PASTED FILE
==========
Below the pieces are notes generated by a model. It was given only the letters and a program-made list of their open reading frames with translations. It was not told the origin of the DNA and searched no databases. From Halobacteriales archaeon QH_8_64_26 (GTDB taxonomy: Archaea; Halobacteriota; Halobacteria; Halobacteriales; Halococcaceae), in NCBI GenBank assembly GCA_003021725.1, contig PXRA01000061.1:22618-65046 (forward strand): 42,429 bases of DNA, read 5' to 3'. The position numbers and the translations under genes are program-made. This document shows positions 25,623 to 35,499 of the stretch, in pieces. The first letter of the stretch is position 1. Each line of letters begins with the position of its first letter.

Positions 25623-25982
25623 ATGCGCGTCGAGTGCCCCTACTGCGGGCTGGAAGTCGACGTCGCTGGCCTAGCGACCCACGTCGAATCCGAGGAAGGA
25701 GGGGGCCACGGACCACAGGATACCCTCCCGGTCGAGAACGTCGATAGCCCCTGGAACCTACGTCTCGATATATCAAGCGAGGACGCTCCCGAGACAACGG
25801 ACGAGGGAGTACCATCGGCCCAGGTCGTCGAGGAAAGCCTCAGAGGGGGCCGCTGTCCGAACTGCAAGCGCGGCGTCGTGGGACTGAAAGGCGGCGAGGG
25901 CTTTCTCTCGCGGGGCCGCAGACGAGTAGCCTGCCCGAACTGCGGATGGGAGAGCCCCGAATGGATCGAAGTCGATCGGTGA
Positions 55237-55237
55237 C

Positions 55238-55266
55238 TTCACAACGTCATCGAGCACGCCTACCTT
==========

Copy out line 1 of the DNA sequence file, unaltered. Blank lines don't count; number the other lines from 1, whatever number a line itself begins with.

Below the pieces are notes generated by a model. It was given only the letters and a program-made list of their open reading frames with translations. It was not told the origin of the DNA and searched no databases. From Halobacteriales archaeon QH_8_64_26 (GTDB taxonomy: Archaea; Halobacteriota; Halobacteria; Halobacteriales; Halococcaceae), in NCBI GenBank assembly GCA_003021725.1, contig PXRA01000061.1:22618-65046 (forward strand): 42,429 bases of DNA, read 5' to 3'. The position numbers and the translations under genes are program-made. This document shows positions 25,623 to 35,499 of the stretch, in pieces. The first letter of the stretch is position 1. Each line of letters begins with the position of its first letter.